Photoshop’s Pin Light Mode

    Corrie Haffly
    Corrie Haffly
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    Here’s the official description of Pin Light mode:

    Replaces the colors, depending on the blend color. If the blend color (light source) is lighter than 50% gray, pixels darker than the blend color are replaced, and pixels lighter than the blend color do not change. If the blend color is darker than 50% gray, pixels lighter than the blend color are replaced, and pixels darker than the blend color do not change. This is useful for adding special effects to an image.

    If you found it hard to wrap your head around that description, you’re not the only one. I tried — for quite a long time — to come up with an example that illustrated the concept, and either I’m getting something wrong, or the description isn’t quite right. I’ll share with you what I tried, and maybe some of you smarter people can tell me where I went wrong!

    I started with two identical layers, one flipped 90 degrees. Both layers have black, white, and shades of grey in between. The middle grey is 50% (128-128-128).

    With the horizontal layer on top, set to Pin Light, (and both layers cropped a little bit to see the unblended original bits) here’s the result:

    Ummm. Let’s look at that again. I’ve marked the two top sections as “blend layer lighter” (than 50%) and the two bottom sections as “blend layer darker.”

    Focus on the top sections: “If the blend color (light source) is lighter than 50% gray,” — which is true for the top two sections — “pixels darker than the blend color are replaced, and pixels lighter than the blend color do not change.”

    So the pure white stripe across the top makes sense — the darker pixels in the vertical layer are all replaced with white.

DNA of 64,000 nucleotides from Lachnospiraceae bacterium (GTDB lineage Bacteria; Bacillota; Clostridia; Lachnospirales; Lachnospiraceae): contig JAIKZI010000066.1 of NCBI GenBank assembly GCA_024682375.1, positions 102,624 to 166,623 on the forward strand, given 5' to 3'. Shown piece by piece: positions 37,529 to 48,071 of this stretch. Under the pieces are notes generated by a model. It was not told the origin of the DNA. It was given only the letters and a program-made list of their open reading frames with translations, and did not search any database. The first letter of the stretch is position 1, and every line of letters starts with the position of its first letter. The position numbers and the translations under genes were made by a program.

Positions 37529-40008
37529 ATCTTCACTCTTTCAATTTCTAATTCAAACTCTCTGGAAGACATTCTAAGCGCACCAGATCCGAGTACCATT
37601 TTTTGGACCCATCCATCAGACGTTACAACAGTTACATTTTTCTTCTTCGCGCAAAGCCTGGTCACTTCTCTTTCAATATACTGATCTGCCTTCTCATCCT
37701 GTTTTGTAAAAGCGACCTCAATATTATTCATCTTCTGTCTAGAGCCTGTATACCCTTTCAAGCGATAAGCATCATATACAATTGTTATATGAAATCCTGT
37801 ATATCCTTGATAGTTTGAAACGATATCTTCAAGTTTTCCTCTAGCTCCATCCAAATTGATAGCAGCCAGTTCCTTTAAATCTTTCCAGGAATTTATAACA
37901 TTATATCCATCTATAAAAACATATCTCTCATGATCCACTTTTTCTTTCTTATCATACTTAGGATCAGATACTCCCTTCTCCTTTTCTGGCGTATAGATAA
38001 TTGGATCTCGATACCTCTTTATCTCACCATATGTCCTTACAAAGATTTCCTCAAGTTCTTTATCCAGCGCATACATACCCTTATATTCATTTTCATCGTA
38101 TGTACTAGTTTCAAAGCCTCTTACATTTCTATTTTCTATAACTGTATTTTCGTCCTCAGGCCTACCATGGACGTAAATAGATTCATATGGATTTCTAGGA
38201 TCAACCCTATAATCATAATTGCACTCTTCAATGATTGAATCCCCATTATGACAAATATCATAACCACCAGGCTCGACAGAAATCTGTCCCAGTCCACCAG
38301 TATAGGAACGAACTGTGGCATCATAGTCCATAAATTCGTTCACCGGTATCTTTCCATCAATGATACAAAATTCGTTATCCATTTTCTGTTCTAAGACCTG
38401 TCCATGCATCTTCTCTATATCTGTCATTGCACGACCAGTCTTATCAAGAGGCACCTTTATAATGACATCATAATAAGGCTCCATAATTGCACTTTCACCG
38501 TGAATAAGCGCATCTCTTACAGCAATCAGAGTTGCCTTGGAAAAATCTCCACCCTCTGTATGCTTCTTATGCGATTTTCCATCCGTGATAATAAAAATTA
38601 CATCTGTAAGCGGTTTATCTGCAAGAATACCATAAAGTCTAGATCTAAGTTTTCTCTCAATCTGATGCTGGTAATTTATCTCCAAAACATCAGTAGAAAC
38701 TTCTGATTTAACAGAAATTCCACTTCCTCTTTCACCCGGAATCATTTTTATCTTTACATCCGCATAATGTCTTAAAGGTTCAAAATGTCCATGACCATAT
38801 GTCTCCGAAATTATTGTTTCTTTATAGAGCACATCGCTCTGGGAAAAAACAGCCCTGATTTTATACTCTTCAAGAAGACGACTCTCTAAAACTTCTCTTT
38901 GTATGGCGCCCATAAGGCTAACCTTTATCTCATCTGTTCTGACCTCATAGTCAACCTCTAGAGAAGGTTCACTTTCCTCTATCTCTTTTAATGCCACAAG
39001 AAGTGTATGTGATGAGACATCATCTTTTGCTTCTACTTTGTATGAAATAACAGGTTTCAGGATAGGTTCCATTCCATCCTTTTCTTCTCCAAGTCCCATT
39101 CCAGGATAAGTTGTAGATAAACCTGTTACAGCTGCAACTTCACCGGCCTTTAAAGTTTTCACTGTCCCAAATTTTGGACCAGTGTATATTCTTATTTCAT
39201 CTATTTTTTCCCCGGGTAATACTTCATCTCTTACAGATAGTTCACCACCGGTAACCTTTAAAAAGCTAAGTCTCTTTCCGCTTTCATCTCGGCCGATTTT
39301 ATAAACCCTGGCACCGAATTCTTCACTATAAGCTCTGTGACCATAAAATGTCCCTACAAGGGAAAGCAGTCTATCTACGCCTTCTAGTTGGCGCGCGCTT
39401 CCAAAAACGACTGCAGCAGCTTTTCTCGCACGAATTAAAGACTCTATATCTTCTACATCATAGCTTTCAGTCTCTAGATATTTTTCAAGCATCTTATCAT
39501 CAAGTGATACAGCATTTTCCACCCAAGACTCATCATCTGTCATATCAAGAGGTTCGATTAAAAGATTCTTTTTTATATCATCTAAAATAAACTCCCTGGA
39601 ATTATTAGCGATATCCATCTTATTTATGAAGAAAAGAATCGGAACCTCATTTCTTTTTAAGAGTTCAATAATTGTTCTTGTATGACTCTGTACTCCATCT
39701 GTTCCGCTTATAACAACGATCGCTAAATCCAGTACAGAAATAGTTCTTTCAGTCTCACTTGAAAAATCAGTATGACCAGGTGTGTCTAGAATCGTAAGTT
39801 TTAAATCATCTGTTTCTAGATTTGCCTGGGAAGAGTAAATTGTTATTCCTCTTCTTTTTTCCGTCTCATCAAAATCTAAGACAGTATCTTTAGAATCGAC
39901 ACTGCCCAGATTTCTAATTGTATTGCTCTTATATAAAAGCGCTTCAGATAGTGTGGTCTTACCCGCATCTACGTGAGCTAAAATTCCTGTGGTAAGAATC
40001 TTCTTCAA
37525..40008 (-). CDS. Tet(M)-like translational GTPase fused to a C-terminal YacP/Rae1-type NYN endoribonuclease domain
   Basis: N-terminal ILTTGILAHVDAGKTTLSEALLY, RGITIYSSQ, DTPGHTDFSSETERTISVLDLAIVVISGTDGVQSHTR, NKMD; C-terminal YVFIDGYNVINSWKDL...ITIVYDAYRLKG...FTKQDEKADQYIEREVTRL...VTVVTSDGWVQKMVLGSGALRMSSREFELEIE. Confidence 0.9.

But the second, light grey stripe…? The vertical white section doesn’t change, since it’s lighter than the grey. But according to the definition, it seems that the vertical black and darker grey sections ought to have been replaced by the lighter grey blend color. Hmmmm. The same contradiction seems to exist for the darker grey area as well.

    Anyone want to shed some light on this? (No pun intended.) Download the sample .psd files if that helps you.

    Well, just because I don’t understand Pin Light mode doesn’t mean that you or I can’t use it! Let’s start with a picture of an extremely cute dog:

    Put the dog on top of a white background and set the dog layer to Pin Light mode.

    Whoa! All of those not-quite-white greys have been knocked out and replaced with white for a very edgy, overexposed, you-see-this-a-lot-in-magazines-and-CD-covers look.

    And since Pin Light replaces all of those light greys with the base colors, I could even give Socks (the dog) a weird, retro-esque polka-dot effect. Fun!

    (Download sample. psd file)

    Frequently Asked Questions about Photoshop’s Pin Light Mode

    What is the Pin Light mode in Photoshop and how does it work?

    The Pin Light mode in Photoshop is a blending mode that is used to create special effects in images. It works by replacing the colors, depending on the blend color. If the blend color (light source) is lighter than 50% gray, pixels darker than the blend color are replaced, and pixels lighter than the blend color do not change. If the blend color is darker than 50% gray, pixels lighter than the blend color are replaced, and pixels darker than the blend color do not change. This mode is useful for adding highlights and shadows to an image.